ROME (Reuters) - Italy’s economy, which was already contracting at the end of last year, looks sure to be thrown into yet another recession by a sudden outbreak of coronavirus that has rocked the country.
More than 220 people have come down with the virus in Italy since Friday, latest data showed, the vast majority in the wealthy northern regions of Lombardy and Veneto. Six have died.
Like common influenza, the highly contagious illness is most dangerous for the weak and vulnerable. The same is true for its economic impact, and in terms of gross domestic product growth, Italy is as vulnerable as it gets.
The euro zone’s third-largest economy has been the most sluggish in the 19-nation bloc since the start of monetary union. It shrank by 9% in the wake of the 2008 global financial crisis and has recovered only about half of that since then.
Italian GDP fell by 0.3% in the fourth quarter of last year from the previous three months, yielding full-year growth of just 0.2%. Economists expected it to fare little better this year -- and that was before the coronavirus hit.
Lorenzo Codogno, head of London-based LC Macro Advisors and a former chief economist at the Italian Treasury, said he is now forecasting a GDP drop of between 0.5% and 1% in the first quarter, plunging Italy into its fourth recession since 2008.
Looking to slow the worst flare-up of the disease outside Asia, authorities across northern Italy have shut schools, universities and museums, and banned public gatherings including football matches and the famed Venice carnival.
Lombardy, around the financial capital Milan, and Veneto account for around a third of Italian GDP and half its exports.
“The first impact will be on tourism and retailing, with people staying at home and cancelling hotel reservations,” Codogno said. “But even more damaging will be the later impact on companies through disruptions in supply chains.”
Milan’s central Piazza Duomo was far emptier than usual on Monday, and the cashier at the famed cake shop Iginio Massari said clients were down 50% on Sunday and even further on Monday.
Even the city’s cavernous but usually bustling courtrooms were deserted, with the judge immediately postponing a hearing in an accounting scandal involving British Telecom to March 9 due to the coronavirus emergency.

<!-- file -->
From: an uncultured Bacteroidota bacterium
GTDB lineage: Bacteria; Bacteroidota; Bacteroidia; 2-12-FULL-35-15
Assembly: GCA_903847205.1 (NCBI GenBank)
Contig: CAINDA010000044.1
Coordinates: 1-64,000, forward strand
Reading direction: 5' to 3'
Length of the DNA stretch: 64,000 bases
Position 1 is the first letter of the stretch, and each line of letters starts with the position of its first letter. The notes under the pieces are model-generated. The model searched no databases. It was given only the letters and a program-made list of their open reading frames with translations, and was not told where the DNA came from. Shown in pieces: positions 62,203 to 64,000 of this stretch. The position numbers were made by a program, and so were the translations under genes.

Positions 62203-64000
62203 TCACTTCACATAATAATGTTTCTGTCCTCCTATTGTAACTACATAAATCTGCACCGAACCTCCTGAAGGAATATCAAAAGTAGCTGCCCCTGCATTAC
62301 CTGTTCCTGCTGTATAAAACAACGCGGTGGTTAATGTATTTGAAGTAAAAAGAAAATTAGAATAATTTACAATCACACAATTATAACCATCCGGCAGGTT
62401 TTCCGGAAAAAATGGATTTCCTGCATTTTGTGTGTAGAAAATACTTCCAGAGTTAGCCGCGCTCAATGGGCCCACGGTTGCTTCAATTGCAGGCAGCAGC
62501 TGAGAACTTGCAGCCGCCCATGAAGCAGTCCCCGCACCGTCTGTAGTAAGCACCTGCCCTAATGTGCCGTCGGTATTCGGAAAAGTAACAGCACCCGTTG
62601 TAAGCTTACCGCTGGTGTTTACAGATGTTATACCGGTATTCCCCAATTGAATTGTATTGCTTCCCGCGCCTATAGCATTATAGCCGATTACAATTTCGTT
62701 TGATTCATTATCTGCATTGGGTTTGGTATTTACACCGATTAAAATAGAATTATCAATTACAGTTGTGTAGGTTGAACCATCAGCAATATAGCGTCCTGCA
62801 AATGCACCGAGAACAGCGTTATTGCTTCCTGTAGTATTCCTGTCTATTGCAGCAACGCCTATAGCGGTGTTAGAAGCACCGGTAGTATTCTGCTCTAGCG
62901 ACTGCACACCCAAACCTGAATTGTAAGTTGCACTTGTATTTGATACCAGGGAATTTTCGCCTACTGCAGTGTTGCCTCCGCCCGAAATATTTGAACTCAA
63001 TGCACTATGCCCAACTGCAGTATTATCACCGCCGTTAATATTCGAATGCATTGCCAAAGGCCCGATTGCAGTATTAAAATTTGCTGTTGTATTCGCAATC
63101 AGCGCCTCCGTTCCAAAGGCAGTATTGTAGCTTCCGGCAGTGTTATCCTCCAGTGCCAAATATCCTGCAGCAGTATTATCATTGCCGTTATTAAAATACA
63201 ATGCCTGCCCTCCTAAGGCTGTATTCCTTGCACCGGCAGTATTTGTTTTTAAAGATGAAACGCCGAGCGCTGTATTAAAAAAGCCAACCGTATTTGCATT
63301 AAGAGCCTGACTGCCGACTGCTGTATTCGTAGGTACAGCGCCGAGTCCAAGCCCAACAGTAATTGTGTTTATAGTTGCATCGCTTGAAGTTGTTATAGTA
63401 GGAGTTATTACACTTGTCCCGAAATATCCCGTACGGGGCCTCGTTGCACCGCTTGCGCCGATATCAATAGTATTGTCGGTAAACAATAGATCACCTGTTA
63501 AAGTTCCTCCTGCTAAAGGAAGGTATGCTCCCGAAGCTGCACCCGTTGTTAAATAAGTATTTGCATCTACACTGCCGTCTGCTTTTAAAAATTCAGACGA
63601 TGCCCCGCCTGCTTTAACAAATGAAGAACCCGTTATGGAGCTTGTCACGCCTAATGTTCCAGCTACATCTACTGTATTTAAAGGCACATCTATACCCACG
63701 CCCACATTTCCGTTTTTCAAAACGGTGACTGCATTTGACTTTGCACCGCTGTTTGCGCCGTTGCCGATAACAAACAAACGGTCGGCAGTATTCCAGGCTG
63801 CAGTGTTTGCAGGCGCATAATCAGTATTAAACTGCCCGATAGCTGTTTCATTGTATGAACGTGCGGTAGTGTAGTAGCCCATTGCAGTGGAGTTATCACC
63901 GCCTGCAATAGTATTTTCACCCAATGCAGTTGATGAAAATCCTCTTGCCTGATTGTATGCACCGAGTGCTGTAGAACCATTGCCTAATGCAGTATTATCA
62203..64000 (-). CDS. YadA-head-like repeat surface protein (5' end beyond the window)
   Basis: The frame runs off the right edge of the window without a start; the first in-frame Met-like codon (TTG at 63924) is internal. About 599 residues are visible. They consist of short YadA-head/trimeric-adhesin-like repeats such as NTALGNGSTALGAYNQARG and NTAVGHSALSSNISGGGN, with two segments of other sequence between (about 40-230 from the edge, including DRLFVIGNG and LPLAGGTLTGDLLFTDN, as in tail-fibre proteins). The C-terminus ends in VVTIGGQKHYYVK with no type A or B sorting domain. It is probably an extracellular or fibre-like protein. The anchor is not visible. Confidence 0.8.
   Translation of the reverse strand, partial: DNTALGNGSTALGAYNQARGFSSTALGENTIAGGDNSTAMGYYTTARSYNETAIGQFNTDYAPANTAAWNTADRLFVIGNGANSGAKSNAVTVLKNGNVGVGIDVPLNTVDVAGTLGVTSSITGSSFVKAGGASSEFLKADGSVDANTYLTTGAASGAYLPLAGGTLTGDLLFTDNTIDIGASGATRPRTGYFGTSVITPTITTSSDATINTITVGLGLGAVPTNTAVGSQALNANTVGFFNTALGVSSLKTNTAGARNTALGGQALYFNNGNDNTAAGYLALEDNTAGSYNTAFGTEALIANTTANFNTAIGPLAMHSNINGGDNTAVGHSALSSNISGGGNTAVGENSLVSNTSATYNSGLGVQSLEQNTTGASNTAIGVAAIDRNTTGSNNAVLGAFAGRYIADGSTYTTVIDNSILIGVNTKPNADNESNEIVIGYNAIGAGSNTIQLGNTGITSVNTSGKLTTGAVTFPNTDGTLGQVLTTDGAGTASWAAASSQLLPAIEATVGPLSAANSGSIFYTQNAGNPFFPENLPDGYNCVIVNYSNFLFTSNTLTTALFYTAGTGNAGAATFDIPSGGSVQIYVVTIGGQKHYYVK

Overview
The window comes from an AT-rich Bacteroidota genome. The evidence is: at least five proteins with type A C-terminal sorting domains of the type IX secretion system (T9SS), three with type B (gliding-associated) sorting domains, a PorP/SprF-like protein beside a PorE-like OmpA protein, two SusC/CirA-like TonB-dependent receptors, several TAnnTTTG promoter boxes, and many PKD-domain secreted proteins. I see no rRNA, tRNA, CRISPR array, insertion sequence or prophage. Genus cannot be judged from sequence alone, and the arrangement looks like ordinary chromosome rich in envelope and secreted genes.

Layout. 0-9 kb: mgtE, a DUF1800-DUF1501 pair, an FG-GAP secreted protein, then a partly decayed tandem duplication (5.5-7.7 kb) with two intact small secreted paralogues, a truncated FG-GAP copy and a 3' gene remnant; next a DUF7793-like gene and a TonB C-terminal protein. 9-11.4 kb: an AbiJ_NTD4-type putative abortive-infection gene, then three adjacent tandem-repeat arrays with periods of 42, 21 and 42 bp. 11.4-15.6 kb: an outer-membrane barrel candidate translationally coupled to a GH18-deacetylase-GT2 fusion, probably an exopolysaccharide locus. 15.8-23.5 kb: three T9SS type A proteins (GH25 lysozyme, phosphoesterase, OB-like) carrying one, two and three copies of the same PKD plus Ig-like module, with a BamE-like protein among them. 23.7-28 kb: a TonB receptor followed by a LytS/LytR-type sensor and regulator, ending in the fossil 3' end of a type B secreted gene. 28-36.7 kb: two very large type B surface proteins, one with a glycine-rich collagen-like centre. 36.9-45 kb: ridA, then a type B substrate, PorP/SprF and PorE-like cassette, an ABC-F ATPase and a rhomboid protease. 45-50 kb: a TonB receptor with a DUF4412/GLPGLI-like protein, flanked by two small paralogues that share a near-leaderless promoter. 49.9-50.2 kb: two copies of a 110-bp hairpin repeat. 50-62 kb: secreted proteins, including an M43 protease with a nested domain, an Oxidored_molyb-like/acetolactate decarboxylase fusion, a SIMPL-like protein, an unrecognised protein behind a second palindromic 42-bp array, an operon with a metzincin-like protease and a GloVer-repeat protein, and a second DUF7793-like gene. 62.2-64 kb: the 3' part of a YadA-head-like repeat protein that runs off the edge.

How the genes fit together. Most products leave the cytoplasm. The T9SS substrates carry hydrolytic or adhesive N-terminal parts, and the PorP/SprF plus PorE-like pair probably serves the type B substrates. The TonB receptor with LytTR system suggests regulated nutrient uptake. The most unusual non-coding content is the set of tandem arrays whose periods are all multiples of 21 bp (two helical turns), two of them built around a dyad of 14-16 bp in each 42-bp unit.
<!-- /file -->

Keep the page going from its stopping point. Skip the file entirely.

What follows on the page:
The city council put on hold the Mido eyewear fair that was due to run Feb 29-March 2, while politicians called for a postponement of the April 21-26 Milan Design Week which showcases top furniture-makers and was attended last year by almost 400,000 people.
“The situation is grave because the coronavirus is unlikely to stabilize soon, and the economy was already sinking,” said Roberto Perotti, economics professor at Milan’s Bocconi University. Like Codogno, he forecast the economy would contract both in the first quarter and in 2020 as a whole.
The Milan stock market was down 6%, heading for its worst day since 2016. Hardest hit were companies at risk from an expected spending slump such as motorway retailer Autogrill, which shed 12.5%.
Yields jumped on government bonds, increasing the cost of servicing the highest debt in the euro zone after Greece’s, and the cost of insuring Italian debt against default rose.
Italy is the world’s fifth most visited country, according to United Nations data, and tourism contributes about 13% to GDP, according to the World Trade and Tourism Council. The sector is already taking a hit.
“We have been swamped by cancellations in the last few days, in restaurants, hotels, everywhere,” said Patrizio Bertin, the head of the Veneto branch of Italy’s trade lobby Confcommercio.
Marco Michielli, head of Veneto’s hoteliers’ association Federalberghi, said cancellations were “raining down all over the region, like in the rest of Italy,” and criticized the draconian measures adopted by the authorities.
“I think the government has been excessively prudent, to use a euphemism, it’s as though there were an Ebola epidemic.”
The head of Confcommercio for Milan and surrounding towns said the 18:00 closing time imposed on bars, restaurants and entertainment activities would cut turnover by 15% to 20%.
Italy’s fashion industry, boasting brands like Armani, Prada and Moncler, accounts for 5% of GDP and was already struggling due to the coronavirus outbreak in China, its main export market. Things only got worse during the Feb 18-24 Milan Fashion Week.
The key event for the industry was deserted by Chinese buyers and designers, and Giorgio Armani held his show behind closed doors in an empty theater on Sunday, saying he did not want to expose any guests to the risk of contagion.
Reporting by Gavin Jones; Additional reporting by Silvia Aloisi and Emilio Parodi in Milan, and Riccardo Bastianello in Venice; Editing by Hugh Lawson
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